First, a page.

• Unraid’s caching solution using SSD drives and BTRFS works just ok. Unlike e.g. Adaptec MaxCache that seamlessly caches block storage regardless of the file system, the Unraid cache works at the file level. While this does create flexibility in deciding which files from which shares should be using the cache, it greatly complicates matters when running out of space on the cache. When a file is created on the cache, and the file is then enlarged to the point it no longer fits in the available space, the file operation will permanently fail. E.g. copying a large file to a cached share, and the file is larger that the available space, the copy will proceed until the cache runs out of space, and then fail, repeat and get the same. To avoid this, one has to set the minimum free space setting to a value larger than the largest file that would ever be created on the cache, for large files, this is very wasteful. Imagine a thin provisioned VM image, it can grow until no space, and then fail, until manually moved to a different drive.
• The cache re-balancing and file moving algorithm is very rudimentary, the operation is schedule per time period, and will move files from the cache to regular storage. There is no support for flushing the cache in real-time as it runs out of space, there is no high water or low water mechanisms, no LRU or MRU file access logic. I installed the Mover Tuning plugin that allows balancing the cache based on consumed space, better, but still not good enough.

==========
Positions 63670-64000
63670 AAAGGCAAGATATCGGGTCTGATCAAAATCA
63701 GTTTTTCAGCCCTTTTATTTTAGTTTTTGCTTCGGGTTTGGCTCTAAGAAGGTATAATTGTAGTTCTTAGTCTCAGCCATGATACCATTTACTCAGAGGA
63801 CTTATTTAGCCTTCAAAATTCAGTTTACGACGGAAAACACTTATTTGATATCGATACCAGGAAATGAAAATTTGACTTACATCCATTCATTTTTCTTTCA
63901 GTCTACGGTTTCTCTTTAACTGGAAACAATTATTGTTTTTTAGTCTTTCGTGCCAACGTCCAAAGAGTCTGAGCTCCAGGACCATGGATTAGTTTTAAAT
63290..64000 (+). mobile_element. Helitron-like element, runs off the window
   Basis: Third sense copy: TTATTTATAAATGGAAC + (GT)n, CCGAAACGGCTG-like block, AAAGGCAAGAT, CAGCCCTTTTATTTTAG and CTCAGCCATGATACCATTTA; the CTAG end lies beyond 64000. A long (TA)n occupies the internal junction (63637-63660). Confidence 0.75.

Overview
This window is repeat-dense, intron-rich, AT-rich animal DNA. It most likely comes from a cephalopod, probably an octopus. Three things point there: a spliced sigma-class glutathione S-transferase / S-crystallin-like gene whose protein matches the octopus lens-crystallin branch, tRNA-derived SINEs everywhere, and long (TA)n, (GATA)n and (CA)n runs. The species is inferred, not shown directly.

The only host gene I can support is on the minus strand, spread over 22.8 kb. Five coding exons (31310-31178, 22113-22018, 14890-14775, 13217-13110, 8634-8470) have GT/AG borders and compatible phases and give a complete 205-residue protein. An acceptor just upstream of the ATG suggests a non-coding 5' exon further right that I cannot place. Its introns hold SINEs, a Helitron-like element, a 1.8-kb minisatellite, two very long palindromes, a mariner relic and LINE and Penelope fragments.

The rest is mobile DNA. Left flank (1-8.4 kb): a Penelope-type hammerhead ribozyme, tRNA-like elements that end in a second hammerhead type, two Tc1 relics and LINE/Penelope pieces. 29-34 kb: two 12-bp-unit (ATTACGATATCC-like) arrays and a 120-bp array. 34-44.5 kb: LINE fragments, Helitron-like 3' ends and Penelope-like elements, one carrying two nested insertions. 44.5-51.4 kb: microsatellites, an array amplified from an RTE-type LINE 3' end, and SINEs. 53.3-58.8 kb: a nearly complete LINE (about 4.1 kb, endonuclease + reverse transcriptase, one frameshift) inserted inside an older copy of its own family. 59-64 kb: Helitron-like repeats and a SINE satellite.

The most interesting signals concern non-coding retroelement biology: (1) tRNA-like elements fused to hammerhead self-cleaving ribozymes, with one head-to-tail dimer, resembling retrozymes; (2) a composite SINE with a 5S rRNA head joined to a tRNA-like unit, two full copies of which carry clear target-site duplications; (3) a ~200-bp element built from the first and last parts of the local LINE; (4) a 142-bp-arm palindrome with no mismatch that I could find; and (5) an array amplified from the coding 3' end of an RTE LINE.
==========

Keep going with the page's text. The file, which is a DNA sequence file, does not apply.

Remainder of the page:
• Exhausting the cache space while copying files to Unraid is painfully slow. I used robocopy to copy files from W2K16 to a share on Unraid that had caching set to “preferred”, meaning use the cache if it has space, and as soon as the cache ran out of space, the copy operation slowed down to a crawl. As soon as the cache ran out of space, new files were supposed to be written to HDD, but my experience showed that something was not working, and I had to disable the cache and then copy the files. The whole SSD and caching thing is a big disappointment.
• Building parity while copying files is very slow. Copying files using robocopy while the parity was building resulted in about 200Mbps throughput, very slow. I cancelled the parity operation, disabled the parity drive, and copied with no parity protection in place, and got near the expected 1Gbps throughput. I will re-enable parity building after all data is copied across.